# Showing that only $(n+1)^{n-1}$ of all the possible $n^n$ choices assure a full car park

This exercise is taken from the site of Queen Mary University of London:

A car park has $$n$$ spaces, numbered from $$1$$ to $$n$$, arranged in a row. $$n$$ drivers each independently choose a favourite parking space in the park. As each driver enters the park, he drives to his favourite space. If it is empty, he parks there. Otherwise, he continues along the line and parks in the first free space. If all spaces between his favourite and $$n$$ are taken, he leaves in disgust.

Show that, out of the $$n^n$$ choices of favourite spaces that the drivers can make, just $$(n+1)^{n-1}$$ lead to all drivers parking successfully.

Now, my question is whether my (attempt of ) solution is wrong and what a different approach could be. Here's my idea: proving the claim by (a kind of) induction. It is easy to verify truthfulness for $$n=1$$ and $$n=2$$, so having this base case, we shall prove that if the claim holds for all $$1\le n\le k$$, then it does also for $$n=k+1$$.

Let us assume WLOG there is an already established order of appearance of the drivers, since a different order yields the same number of successful choices: it just suffices to swap the drivers. Let us call $$d_m$$ the space chosen by the $$m$$-th driver.

Now, consider the cases in which $$d_1=1$$. By inductive hypothesis, the other drivers have $$n^{n-2}$$ successful choices. In fact, the same goes for all the other $$n-1$$ choices of the first driver, so that in total, as a "first outcome", we have $$\color\red{n^{n-1}}$$ successful choices. We somewhat can do the same reasoning with the second driver, but we must keep in mind that for each of his choices, we have already counted those in which the first driver occupies the other spaces. For example, we need to subtract the successful cases in which at the same time $$d_2=1$$ and $$d_1=2$$: that is $$(n-1)^{n-2}$$. This happens for all the spaces not chosen by the second driver, and so we actually need to subtract $$(n-1)^{n-1}$$. Finally, letting vary $$d_2$$ yields the "second outcome" $$\color\red{n^{n-1}-n(n-1)^{n-1}}$$. And so on, and so on. The final outcome would be the sum of all the red expressions. However I'm afraid no nice power would be a result of this. Is there a mistake in my reasoning?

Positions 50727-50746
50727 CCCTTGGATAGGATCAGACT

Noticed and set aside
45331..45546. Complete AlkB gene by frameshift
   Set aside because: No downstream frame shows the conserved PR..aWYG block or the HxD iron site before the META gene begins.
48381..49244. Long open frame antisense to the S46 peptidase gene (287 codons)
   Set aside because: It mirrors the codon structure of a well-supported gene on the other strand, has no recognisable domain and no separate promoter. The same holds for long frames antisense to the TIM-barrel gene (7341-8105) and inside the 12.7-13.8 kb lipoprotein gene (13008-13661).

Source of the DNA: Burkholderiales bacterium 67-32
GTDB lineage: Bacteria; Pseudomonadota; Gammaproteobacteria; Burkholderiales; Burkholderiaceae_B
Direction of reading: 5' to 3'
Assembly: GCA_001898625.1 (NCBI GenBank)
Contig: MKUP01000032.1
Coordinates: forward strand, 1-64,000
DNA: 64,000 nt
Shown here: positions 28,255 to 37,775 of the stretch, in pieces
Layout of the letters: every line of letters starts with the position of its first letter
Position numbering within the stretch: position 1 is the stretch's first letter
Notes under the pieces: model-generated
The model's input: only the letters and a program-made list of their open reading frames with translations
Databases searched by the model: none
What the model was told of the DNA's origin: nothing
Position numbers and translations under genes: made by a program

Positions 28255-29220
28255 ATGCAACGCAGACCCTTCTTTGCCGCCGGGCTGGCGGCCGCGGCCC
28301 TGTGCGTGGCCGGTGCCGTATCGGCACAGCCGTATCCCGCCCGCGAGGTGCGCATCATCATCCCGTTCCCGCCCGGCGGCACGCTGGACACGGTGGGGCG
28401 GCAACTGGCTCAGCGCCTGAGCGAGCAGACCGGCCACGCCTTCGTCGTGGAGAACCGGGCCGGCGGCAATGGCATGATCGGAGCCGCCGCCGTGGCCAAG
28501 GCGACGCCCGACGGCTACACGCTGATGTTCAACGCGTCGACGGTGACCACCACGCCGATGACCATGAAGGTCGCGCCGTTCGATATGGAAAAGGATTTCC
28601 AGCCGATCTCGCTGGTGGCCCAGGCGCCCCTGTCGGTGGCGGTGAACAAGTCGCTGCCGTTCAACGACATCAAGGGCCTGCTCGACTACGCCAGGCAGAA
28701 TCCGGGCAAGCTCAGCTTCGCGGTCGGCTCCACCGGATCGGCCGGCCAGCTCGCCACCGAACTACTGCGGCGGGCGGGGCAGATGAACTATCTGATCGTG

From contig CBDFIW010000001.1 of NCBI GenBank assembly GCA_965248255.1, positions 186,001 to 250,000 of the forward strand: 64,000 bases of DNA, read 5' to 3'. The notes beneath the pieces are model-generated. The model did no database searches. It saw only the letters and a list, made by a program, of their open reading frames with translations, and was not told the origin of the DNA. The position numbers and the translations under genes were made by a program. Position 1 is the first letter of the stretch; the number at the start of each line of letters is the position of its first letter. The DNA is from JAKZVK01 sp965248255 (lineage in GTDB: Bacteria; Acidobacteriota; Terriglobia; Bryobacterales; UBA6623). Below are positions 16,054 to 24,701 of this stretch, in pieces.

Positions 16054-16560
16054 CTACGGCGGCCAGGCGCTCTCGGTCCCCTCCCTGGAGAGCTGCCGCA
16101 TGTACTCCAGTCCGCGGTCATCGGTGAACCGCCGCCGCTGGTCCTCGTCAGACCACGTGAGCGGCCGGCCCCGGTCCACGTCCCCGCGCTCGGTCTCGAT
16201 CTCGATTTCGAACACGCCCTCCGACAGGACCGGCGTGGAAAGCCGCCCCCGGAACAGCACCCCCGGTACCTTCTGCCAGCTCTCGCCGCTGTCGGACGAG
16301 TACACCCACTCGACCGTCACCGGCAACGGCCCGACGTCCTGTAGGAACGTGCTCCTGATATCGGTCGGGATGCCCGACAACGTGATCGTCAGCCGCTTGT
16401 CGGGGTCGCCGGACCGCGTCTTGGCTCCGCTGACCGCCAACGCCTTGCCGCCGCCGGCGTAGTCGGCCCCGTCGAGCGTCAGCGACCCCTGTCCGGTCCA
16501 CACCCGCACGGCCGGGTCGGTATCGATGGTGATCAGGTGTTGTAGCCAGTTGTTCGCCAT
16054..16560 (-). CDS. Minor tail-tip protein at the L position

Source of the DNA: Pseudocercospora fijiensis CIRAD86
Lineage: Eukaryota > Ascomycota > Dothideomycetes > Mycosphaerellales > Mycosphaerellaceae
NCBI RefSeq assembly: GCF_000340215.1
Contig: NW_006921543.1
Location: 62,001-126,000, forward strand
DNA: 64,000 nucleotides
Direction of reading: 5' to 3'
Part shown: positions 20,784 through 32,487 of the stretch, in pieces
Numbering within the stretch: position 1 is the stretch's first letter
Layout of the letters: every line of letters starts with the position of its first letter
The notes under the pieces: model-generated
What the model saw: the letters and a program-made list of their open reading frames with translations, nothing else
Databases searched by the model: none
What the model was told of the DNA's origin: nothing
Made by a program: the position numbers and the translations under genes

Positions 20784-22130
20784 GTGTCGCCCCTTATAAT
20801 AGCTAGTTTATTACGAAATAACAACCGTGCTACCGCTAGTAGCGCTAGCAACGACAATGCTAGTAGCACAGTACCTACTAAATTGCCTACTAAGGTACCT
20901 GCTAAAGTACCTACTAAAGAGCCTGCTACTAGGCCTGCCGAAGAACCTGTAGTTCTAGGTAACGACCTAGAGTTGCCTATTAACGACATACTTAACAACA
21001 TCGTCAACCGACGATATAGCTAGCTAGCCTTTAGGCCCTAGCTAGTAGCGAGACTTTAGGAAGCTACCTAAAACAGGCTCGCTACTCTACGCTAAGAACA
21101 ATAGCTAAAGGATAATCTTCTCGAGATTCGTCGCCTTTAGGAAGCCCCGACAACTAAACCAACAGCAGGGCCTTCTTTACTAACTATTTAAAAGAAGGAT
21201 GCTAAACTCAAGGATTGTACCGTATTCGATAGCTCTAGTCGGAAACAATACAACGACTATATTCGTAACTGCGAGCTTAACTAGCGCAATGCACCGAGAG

• The classical proof by Pollak uses the following direct argument: for any $(a_1,\ldots, a_n)$ where $a_j\in\{0,\ldots, n\}$, there exists only one $i$ mod $n+1$ such that $(a_0+i \bmod (n+1), \ldots, a_n+i\bmod (n+1))$ is a parking function, leading to the count $(n+1)^n/(n+1)$ possibilities. A sketch of proof can be found in the following slides by Stanley: www-math.mit.edu/~rstan/transparencies/parking.pdf
– emeu
Commented Aug 23, 2015 at 15:40
• @emeu: Woah, thank you. Do you happen to know other proofs? And, did you find a mistake in my reasoning? Commented Aug 23, 2015 at 17:11
• @Vincenzo: Your first step is off. After the first driver parks, the remaining $n-1$ drivers have $n^{n-2}$ successful choices if none of them chooses the first driver’s spot. However, there are other successful choices for them in which one or more of them prefers first driver’s spot. Commented Aug 24, 2015 at 20:42
• @Brian: Oh dear, you're absolutely right. Thank you. And, I guess no other proofs are known? Commented Aug 24, 2015 at 23:53
• @Vincenzo: Parking functions and labeled trees [PDF], by António Guedes de Oliveira & Michel Las Vergnas, exhibits a bijection between parking functions of size $n$ and labelled rooted trees with $n+1$ vertices. Now apply Cayley’s result that there are $(n+1)^{n-1}$ such trees; it has a variety of different proofs. I’ve not seen the original proof by Pyke (1959) or the proof by Konheim & Weiss (1966), but they were different from Pollak’s. Commented Aug 25, 2015 at 1:48

Imagine that the parking spaces are instead arranged in a circle, and an $$(n+1)^{st}$$ spot is added. Each of the $$n$$ cars chooses a favorite space between $$1$$ and $$n+1$$. Each car tries to park in their preferred space, but if they find it occupied, they inspect adjacent spaces in increasing order until they find an empty space. Now, every car will be able to find a spot with certainty. Furthermore, the sequence $$(a_1,a_2,\dots,a_n)$$ is valid in the original problem if and only if the unused space is $$n+1$$ in the modified problem.
There are $$(n+1)^n$$ choices for the sequence of space preferences. Furthermore, if the unused spot for $$(a_1,\dots,a_n)$$ is $$k$$, then the unused spot for $$(a_1+1,\dots,a_n+1)$$ is $$k+1$$, where all addition is modulo $$n+1$$. Therefore, these $$(n+1)^{n}$$ sequences are partitioned into sets of size $$n+1$$ where there is exactly one valid sequence for the original problem, so the number of valid sequences is $$\frac{(n+1)^n}{n+1}=(n+1)^{n-1}.$$